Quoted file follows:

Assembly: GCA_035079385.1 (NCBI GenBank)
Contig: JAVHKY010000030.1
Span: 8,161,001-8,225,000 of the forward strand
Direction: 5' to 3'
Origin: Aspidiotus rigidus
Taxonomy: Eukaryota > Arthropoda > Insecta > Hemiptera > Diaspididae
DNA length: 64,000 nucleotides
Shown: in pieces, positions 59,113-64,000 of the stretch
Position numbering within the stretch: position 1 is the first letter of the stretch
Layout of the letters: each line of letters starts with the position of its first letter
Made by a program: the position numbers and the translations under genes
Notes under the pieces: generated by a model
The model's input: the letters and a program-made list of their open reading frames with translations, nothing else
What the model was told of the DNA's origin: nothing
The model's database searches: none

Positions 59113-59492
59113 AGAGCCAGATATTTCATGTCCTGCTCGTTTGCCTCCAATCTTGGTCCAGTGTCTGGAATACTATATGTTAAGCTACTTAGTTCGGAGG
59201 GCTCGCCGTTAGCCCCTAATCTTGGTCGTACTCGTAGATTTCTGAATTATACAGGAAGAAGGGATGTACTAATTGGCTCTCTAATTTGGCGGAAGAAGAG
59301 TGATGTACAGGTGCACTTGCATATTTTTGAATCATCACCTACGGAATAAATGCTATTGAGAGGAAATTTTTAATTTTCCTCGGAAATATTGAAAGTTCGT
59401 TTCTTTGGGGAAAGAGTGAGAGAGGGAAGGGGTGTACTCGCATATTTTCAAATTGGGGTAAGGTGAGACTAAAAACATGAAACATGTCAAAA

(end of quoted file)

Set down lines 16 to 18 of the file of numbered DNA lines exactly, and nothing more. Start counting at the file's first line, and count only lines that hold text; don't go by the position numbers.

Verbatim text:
Positions 59113-59492
59113 AGAGCCAGATATTTCATGTCCTGCTCGTTTGCCTCCAATCTTGGTCCAGTGTCTGGAATACTATATGTTAAGCTACTTAGTTCGGAGG
59201 GCTCGCCGTTAGCCCCTAATCTTGGTCGTACTCGTAGATTTCTGAATTATACAGGAAGAAGGGATGTACTAATTGGCTCTCTAATTTGGCGGAAGAAGAG